When Sarah Fern was asked to play at the Chancellor’s Concert at Washington University in St. Louis in April 2009, she chose Schumann’s Piano Concerto in A Minor.
After an opening flourish, the oboe introduces the theme, which is picked up by the piano and then lovingly passed between the piano and clarinet. The solo instrument and the orchestra interweave until the final cadenza, where the pianist finally unleashes the full range and power of her instrument.
“It was fantastic; I absolutely loved it,” Fern says. “It was a lot of fun to make music with an entire orchestra, and it was a new challenge as well, because I really had to listen to the other musicians and work closely with the conductor.”
Ron Laue, assistant dean of engineering student services, in the audience with his daughter, was moved to write Fern a note, thanking her and praising “the seamless flow and grace with which you played such a difficult piece.”
What he didn’t say was that he was astonished that one of the university’s engineering students played at the level of a concert pianist.
Fern, who will graduate with a minor in music-piano performance, considered music as a career.
“She’s just as talented as many students that you’ll find at a conservatory,” says her piano teacher of four years, Seth Carlin, professor of music and director of the piano program in the Department of Music in Arts & Sciences. “She’s not just good technically,” he says, “she’s also a very poetic player.”
“He was very inspiring,” Fern says. “He didn’t tell me how to play a piece, but instead encouraged me to think about the character I wanted to bring out in the piece.”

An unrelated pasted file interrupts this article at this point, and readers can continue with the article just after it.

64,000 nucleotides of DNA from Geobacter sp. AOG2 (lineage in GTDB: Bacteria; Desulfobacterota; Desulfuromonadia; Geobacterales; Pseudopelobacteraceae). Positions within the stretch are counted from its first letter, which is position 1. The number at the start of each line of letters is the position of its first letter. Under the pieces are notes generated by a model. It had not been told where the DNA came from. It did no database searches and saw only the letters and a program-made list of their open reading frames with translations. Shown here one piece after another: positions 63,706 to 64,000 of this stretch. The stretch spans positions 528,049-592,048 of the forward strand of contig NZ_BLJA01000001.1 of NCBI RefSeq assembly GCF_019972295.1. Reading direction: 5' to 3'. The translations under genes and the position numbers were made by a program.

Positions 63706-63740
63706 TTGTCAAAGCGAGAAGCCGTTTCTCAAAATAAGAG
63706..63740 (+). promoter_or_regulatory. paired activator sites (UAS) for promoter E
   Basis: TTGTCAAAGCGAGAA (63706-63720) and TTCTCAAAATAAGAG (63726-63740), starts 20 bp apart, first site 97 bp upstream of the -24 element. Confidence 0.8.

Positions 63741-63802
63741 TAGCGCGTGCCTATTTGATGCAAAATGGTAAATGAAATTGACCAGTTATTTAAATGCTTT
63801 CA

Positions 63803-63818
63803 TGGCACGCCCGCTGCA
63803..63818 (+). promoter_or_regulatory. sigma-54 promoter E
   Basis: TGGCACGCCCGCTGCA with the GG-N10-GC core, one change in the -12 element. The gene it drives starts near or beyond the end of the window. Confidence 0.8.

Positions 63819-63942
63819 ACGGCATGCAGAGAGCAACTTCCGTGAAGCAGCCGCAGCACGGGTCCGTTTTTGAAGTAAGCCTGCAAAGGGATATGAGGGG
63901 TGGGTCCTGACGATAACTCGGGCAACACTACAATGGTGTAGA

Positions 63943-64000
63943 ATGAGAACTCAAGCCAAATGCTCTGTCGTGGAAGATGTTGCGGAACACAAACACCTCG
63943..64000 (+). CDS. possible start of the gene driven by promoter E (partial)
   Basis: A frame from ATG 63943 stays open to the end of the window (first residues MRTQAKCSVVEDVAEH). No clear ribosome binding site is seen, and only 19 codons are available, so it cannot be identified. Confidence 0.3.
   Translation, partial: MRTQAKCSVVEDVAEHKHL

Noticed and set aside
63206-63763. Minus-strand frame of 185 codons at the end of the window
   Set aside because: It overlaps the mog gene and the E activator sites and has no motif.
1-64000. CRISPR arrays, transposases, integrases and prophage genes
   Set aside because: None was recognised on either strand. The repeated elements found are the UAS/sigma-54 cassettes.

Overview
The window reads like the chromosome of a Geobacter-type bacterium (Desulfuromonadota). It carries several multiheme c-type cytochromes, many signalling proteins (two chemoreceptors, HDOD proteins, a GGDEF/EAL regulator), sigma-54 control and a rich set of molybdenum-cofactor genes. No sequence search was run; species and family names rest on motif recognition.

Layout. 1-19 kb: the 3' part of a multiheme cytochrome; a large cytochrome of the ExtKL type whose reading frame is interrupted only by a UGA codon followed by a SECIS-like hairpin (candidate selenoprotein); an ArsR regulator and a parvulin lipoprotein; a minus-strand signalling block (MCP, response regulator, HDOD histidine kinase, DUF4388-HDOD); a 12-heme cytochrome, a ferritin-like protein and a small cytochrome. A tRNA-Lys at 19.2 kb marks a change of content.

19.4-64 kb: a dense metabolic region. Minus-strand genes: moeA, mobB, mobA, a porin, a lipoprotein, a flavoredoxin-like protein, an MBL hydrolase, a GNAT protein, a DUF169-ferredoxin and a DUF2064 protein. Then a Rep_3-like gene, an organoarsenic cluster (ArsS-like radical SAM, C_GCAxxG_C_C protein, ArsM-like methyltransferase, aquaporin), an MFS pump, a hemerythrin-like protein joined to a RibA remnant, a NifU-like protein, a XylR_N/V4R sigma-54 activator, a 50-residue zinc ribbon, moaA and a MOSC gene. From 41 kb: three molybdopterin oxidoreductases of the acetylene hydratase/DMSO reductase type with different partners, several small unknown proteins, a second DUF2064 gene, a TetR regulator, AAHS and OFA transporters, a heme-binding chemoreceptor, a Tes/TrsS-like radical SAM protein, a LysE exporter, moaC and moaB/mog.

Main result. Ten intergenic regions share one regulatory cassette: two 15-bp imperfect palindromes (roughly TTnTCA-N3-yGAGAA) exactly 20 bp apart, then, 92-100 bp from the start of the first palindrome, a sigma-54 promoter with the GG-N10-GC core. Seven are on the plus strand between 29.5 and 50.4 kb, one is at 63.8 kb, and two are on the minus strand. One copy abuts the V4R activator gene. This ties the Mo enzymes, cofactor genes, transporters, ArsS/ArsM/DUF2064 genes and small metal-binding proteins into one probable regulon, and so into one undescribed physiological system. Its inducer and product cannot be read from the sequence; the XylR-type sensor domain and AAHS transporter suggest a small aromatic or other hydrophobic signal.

Given her musical talent, it is a surprise to learn that when Fern applied to WUSTL, she applied to the School of Engineering & Applied Science.
A McKelvey Scholar, she will graduate with honors in systems science and engineering May 20 and already has accepted a position as a business technology analyst with the consulting firm Deloitte in Chicago.
Like many talented people, Fern has more than one interest. She chose engineering because she had loved math as a high school student in Naperville, Ill. “Although it turns out that engineering is about a lot more than math,” she says.
Perhaps she was also influenced by her father, a chemist trained at Northwestern University who is president of Eichrom Technologies, a supplier to the nuclear industry.
Systems engineering, she says, is a capacious discipline whose purpose is to devise strategies to solve problems ranging from continually adjusting the control surfaces of an aircraft to keep it aloft to placing orders for an assembly line in such a way that parts arrive just as they are needed.
Working with Gautam N. Yadama, PhD, associate professor and director of international programs at the Brown School, for example, she and engineering classmate Andrew Frangos built a system dynamics model to investigate what might motivate poor rural communities in India to adopt alternatives to traditional cook stoves, which have been linked to health and environmental problems.
“We got to travel to Rajasthan, India, with our professor this past winter,” she says, “to do field research in two such communities, and we hope to present our model at the Systems Dynamics Society conference in Washington, D.C. this summer.”
“Everyone in the music department is impressed that she had a job lined up three or four months before she graduated,” Carlin says. But Carlin, and everyone else, who has heard Fern play, is wistful about her music and the spell it wove, and hopes that wherever life takes her, she will find quiet moments to spend with Schumann, Ravel and Chopin.
She plans to, she says.